Health

Hands-only CPR: Here's how and when to use it

According to the American Heart Association, hands-only CPR has been shown to be as effective as conventional CPR when cardiac arrest happens at home, work or elsewhere in public. More simple than conventional CPR, the hands-only technique may help bystanders overcome their panic and hesitation to act.

Here's what to do if you see an adult or teenager suddenly collapse:

— Call 911

— Push hard and fast in the center of the chest to the beat of the disco song "Stayin' Alive."

— Push at a rate of 100 to 120 compression per minute, at a depth of 2 to 2.5 inches, until medics or someone with an automated external defibrillator (AED) arrives or until the person becomes responsive.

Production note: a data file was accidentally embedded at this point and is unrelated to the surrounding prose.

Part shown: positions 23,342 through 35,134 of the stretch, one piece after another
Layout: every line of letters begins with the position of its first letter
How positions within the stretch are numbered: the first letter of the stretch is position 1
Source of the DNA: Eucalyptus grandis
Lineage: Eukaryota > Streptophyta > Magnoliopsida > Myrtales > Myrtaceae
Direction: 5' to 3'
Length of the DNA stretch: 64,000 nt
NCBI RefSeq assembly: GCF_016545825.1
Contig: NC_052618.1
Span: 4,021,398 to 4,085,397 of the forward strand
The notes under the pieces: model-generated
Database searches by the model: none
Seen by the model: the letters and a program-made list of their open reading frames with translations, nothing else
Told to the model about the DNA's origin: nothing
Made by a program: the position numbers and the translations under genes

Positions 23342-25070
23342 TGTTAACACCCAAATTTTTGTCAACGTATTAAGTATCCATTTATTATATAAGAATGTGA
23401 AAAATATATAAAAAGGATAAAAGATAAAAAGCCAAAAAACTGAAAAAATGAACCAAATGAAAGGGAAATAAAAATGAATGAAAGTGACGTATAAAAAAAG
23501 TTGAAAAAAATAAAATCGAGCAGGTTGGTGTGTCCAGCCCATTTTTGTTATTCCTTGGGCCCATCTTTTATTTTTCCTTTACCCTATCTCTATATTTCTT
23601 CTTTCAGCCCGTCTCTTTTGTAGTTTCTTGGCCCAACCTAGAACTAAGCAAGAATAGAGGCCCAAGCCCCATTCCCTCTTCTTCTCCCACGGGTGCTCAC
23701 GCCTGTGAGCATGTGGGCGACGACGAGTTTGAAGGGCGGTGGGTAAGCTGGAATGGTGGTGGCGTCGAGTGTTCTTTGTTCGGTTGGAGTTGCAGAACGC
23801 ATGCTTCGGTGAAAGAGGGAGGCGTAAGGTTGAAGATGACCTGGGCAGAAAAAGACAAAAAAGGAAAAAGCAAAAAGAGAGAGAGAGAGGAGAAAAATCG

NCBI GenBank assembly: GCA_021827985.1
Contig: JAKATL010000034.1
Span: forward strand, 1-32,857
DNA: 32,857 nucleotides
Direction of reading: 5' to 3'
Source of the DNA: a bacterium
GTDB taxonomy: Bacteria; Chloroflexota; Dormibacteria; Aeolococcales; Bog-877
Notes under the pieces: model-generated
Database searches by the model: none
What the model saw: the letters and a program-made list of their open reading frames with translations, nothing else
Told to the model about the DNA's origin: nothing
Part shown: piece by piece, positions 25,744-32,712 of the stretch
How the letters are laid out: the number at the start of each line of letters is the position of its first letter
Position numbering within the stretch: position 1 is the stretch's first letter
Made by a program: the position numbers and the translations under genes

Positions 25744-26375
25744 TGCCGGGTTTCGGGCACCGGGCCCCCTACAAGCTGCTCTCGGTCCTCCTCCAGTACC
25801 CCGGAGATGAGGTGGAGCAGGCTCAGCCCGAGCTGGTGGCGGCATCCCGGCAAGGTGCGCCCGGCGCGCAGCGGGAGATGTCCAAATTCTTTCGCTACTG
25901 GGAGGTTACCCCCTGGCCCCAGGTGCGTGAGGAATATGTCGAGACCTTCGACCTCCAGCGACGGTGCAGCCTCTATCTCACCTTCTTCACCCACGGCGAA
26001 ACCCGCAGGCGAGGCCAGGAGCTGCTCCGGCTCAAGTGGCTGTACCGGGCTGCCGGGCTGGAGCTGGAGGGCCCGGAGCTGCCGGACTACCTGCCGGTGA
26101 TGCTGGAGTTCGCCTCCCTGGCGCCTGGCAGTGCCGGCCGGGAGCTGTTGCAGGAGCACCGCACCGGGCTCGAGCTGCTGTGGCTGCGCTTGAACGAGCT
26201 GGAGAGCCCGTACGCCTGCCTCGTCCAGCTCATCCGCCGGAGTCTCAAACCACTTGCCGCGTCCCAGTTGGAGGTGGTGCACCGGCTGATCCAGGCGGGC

Here's when conventional CPR — compressions and mouth-to-mouth breathing — is recommended:

— When an infant or child collapses.

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— When the cause of the collapse is drowning, drug overdose or breathing problems.

— When someone is found already unresponsive and not breathing normally.

To take a CPR class, call 1-877-242-4277 or go to cpr.heart.org to learn about available courses where you live.

— Source: American Heart Association

Beth Bragg

Beth Bragg wrote about sports and other topics for the ADN for more than 35 years, much of it as sports editor. She retired in October 2021. She's contributing coverage of Alaskans involved in the 2022 Winter Olympics.

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